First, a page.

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Michigan leads nation in fighting hunger on campus

Aug 31, 2015

Credit Photo courtesy of Nate Smith-Tyge

Regular State of Opportunity readers and listeners can probably rattle off a list of different barriers low-income, first-generation, and/or homeless college students face on campus. One that often goes unnoticed and forgotten is something too many college students face on a daily basis: hunger.

I’m not talking about the pesky hunger pangs that rise in your stomach between lunch and dinner. I’m talking about real food insecurity, where students might not know how they will pay for their next meal - or if they are going to eat at all.

Students facing food insecurity at Eastern Michigan University will soon have a new resource: a food pantry right on campus. Multiple Michigan institutions already have one: Michigan State University, University of Michigan (Ann Arbor, Dearborn, and Flint campus locations), Saginaw Valley State University, Western Michigan University, Wayne State University, Grand Valley State University, Finlandia University, and Delta College, just to name a few.

Michigan State University's food bank serves 4,000 students a year.
Credit Photo courtesy of Nate Smith-Tyge

When it comes to combating food insecurity on campus, “Michigan is one of the nation’s leaders,” says Nate Smith-Tyge. He's the director of the Michigan State University Student Food Bank, which was the first on-campus food pantry in the entire country when it opened back in 1993. Smith-Tyge is also co-founder of the Campus and University Food Bank Alliance (CUFBA), a national network of college food pantries across the country. “Institutions are really beginning to recognize that this population of food insecure and couch-surfing students has always been there,” says Smith-Tyge. “They’re just now starting to see it.”

Why put a food pantry on a college campus?

  • Turbulent economy: Michigan has more on-campus food pantries than most states, which Smith-Tyge says is a direct result of the state’s economy: “The economic pressure we experienced acutely in the state led to a lot of the programs." It also led to an increase in visitors for existing pantries. MSU’s food pantry normally serves about 4,000 students every year but back in the height of the Great Recession, they served more than 5,600.

  • Rising tuition costs: Smith-Tyge says rising tuition costs is BY FAR the biggest issue contributing to food insecurity. Another is rising food prices on and around campus.

  • Location, location, location: Many colleges and universities are located in a “food desert” where most available dining options are expensive or unhealthy (or a combination of the two). Plus, college students often have limited transportation options, making it difficult to get to the community-based food resources in the area (which they may not qualify for, anyway).

  • Super expensive meal plans:  There are meal plans available to students for purchase, which most freshmen who live on campus are automatically using. For a commuting student though, meal plans are incredibly expensive. At EMU, the cheapest add-on meal plan option - which includes just 8 meals a week - is $2,275 per semester. That money is due up front, which is hard to swing on a college student budget. “It’s  not really accessible for a lot of people,” says Smith-Tyge.

  • Limited access to food assistance programs: Back in 2011, Michigan made it more difficult for college students to qualify for the Food Assistance Program, (food stamps). The state's new guidelines require students to keep a hectic schedule - working 20+ hours a week at a part-time job while attending school - to qualify.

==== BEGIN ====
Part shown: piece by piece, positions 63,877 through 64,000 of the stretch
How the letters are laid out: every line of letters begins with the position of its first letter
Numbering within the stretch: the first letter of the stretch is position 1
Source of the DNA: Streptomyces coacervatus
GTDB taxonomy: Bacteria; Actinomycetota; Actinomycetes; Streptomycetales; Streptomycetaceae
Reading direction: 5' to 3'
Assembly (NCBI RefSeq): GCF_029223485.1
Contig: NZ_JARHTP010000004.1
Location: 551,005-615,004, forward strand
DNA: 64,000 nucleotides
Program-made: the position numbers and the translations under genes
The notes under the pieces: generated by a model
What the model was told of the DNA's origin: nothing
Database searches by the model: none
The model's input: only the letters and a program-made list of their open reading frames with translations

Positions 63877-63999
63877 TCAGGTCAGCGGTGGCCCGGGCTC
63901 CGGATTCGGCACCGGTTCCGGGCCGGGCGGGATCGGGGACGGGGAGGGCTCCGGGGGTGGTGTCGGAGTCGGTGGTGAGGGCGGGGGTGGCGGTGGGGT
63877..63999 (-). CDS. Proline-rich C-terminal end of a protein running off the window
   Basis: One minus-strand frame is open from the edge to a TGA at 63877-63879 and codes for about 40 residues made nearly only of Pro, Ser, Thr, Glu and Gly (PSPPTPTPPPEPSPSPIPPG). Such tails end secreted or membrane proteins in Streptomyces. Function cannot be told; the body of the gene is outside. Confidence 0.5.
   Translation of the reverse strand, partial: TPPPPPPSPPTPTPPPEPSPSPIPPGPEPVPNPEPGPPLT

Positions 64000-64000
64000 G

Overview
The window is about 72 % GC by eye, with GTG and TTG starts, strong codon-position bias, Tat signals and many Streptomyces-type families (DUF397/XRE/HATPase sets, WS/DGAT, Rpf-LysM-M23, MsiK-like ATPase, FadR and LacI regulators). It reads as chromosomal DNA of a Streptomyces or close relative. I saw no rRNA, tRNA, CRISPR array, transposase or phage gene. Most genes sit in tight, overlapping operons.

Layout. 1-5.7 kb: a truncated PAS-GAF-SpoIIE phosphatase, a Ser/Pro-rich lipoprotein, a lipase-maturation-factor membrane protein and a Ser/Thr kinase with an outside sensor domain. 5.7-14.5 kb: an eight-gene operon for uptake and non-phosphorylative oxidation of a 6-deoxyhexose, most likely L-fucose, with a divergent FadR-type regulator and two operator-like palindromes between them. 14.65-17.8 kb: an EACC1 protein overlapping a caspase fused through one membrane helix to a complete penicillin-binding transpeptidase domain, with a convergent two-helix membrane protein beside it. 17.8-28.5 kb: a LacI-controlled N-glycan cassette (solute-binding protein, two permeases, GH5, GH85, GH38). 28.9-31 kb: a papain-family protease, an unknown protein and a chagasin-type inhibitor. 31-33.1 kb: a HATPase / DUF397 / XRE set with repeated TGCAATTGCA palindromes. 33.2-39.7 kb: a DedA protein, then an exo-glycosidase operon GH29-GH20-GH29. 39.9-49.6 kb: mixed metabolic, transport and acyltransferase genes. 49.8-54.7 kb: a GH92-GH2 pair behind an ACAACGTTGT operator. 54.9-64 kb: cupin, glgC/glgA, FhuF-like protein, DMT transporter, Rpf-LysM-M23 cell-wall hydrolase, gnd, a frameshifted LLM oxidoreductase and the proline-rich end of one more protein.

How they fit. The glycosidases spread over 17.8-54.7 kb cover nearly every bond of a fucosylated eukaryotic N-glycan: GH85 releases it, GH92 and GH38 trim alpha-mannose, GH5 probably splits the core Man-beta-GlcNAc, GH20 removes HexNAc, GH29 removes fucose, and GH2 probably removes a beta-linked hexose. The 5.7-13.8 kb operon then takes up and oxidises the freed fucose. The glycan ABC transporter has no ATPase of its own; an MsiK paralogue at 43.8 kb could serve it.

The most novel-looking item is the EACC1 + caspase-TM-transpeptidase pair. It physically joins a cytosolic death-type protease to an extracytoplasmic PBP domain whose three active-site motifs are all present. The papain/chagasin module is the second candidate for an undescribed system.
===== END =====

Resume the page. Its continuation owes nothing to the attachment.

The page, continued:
It isn’t easy to start a food pantry on campus, even with the many reasons why it makes sense. EMU student Haley Moraniec has been trying to get the idea circulating on her campus for years.

Moraniec's request was originally met with opposition. After drafting a long proposal, she was bounced between a few different departments with no success. It wasn’t until she partnered with the head of the Social Work department that her plans got off the ground.

EMU's food pantry - called Swoops - will stock its shelves for the first time this fall.
Credit Photo courtesy of Haley Moraniec

The pantry will open this year on the third floor of EMU’s Social Work building. “It’s a small space, but it’s a starting point,” says Moraniec.

The pantry is available to all EMU students. If a faculty or staff member needs help, the pantry will serve them but staff will  refer them to another community resource. The pantry - like many others on Michigan college campuses - will depend on donations, food drives, and community partnerships to keep its shelves stocked.

Getting the pantry started was just the first hurdle for Moraniec. Next up: helping students get past the shame of being hungry. “It’s going to be interesting, because there’s so much stigma around it,” she says. Smith-Tyge agrees;  when MSU promotes their food pantry at resource fairs “there’s always some initial hesitancy.”

Credit Photo courtesy of Nate Smith-Tyge

One way MSU gets around the stigma is promoting the pantry as just another service they offer to students to enhance their success. “It’s all about making sure the other issues in student’s lives are met so they can focus on and be successful in their academics,” says Smith-Tyge.

Of course, having a food pantry doesn’t magically remove the barriers many low-income, first-generation, and homeless students face on campus. “It’s part of a whole equation,” says Smith-Tyge. “It isn’t going to solve everything, but it’s going to help.”

If you know of a food pantry at a college or university that wasn’t listed in this article, let us know at brittany@michiganradio.org or in the comment section below.